It's hardly hyperbole to suggest that this single announcement did more to change the world of technology than anything ever since--including the invention of the World Wide Web.At the time, this was a gamble. Big Blue didn't make machines for the average Joe. Remember, this was a company that was all about Big Iron--and I mean really big iron in the form of mainframes, and then minicomputers. But the opportunity was too juicy to ignore. Up until then, the personal computer business was teeming with oddballs and small fry--along with the likes of Silicon Valley's soon-to-be poster child, Apple Computer. Interesting and colorful characters populated the map, to be sure, but you couldn't find a mogul among them whose products were coveted by the business world.
All it took was the hard work of a gutsy team of engineers working in seculsion in Boca Raton, Fla., and a hard-driving executive named Don Estridge to convince IBM's senior management that it had something special.
IBM became successful beyond its dreams. So successful, in fact, that it soon attracted clonemakers like Compaq and AST Research and Gateway and Dell--as well as a host of others, most of which have either gone out of business or been acquired.
That first PC obviously was limited, but it triggered excitement about the future. IBM had proved that this was going to be a lot more than a hobbyist's affectation. This was serious stuff and the industry soon attracted many of the best and the brightest that the United States (and other nations) could graduate. As far as the future went, the sky was the limit.
Or so we thought before the disappointments set in. Some folks had believed it would be no time before we all were interacting with computers the same way the starship Enterprise crew did on "Star Trek." But that pipe dream is still relegated to the realm of science fiction novels.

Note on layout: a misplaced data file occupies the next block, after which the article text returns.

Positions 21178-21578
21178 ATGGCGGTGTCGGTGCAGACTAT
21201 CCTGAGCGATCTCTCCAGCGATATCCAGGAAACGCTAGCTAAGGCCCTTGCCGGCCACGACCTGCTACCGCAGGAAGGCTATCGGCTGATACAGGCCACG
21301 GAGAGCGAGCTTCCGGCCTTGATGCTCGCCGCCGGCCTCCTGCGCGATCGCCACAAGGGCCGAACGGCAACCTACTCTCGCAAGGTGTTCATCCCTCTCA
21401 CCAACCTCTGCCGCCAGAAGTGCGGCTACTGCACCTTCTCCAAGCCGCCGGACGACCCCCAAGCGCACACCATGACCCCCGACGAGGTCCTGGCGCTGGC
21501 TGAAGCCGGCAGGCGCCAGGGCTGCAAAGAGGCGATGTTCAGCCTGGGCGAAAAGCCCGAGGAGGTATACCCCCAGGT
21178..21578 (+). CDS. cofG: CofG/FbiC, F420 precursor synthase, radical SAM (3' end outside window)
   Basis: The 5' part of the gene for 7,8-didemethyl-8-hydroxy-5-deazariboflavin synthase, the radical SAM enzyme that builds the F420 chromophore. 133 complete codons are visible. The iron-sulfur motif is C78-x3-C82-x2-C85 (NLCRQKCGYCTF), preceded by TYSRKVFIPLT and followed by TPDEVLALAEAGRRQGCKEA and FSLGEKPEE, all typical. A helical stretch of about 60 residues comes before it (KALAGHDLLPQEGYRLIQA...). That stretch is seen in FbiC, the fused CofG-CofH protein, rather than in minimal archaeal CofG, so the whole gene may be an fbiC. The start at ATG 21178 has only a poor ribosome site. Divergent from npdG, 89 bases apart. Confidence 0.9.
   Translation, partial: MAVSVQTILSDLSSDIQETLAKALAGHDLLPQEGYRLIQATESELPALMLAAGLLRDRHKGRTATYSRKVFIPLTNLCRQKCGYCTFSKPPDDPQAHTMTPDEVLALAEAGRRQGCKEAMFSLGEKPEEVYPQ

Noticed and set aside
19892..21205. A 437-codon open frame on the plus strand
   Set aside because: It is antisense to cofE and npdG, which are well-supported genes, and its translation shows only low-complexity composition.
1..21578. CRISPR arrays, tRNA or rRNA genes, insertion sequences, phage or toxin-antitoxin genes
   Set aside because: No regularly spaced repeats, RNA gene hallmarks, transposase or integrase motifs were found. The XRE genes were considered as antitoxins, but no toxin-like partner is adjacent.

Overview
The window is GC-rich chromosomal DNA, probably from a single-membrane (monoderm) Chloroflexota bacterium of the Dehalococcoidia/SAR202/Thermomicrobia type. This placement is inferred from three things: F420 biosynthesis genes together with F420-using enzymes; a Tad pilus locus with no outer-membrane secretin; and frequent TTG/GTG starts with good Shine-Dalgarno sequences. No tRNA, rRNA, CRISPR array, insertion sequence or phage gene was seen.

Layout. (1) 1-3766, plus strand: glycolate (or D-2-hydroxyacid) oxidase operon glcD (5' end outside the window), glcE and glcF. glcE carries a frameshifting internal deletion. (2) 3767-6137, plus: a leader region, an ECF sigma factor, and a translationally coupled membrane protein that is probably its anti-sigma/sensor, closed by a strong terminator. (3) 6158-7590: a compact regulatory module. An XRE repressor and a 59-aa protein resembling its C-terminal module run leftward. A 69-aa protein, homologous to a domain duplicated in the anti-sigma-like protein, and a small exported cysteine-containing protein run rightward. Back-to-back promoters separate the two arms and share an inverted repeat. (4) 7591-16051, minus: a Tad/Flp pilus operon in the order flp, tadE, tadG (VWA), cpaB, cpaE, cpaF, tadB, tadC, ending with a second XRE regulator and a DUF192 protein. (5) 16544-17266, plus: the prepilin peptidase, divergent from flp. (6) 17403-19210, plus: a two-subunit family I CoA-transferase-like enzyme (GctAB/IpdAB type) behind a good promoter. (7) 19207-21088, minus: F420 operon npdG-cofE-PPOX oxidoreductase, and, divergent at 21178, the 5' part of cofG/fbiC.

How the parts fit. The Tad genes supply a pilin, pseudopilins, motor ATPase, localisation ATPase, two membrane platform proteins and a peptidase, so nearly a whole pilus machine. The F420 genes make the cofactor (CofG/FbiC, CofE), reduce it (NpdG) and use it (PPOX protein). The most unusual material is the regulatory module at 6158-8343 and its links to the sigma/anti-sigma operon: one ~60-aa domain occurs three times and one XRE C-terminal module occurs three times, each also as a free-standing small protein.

Michael Dertouzos, a brilliant computer scientist who directed MIT's Laboratory for Computer Science for more than two decades, famously raised this question in many of his writings. Dertouzos posed the (seemingly) simple question: Why are we still serving the machines rather than the other way around? Despite the advance of personal computer technologies, he was amazed by the laboriousness that still defined the relationship between people and computers. Dealing with computers was still very much a pain in the neck.
The reality is that it's harder to make any of this happen than it is to talk about it. I can't fault the computer industry for sticking with the conventional when that's what pays the bills. "Good enough" has worked out quite well the last 25 years in developing a multibillion-dollar global industry.
But it's too bad Dertouzos is no longer around. With voice recognition improving all the time and the development of wireless technologies and more-powerful mobile devices, Silicon Valley's getting closer to his concept of human-centric computing. It's been a lot like watching grass grow, but we won't need to wait another 25 years to reap the benefits.
At least I hope we don't.
Charles Cooper is CNET News.com's executive editor of commentary.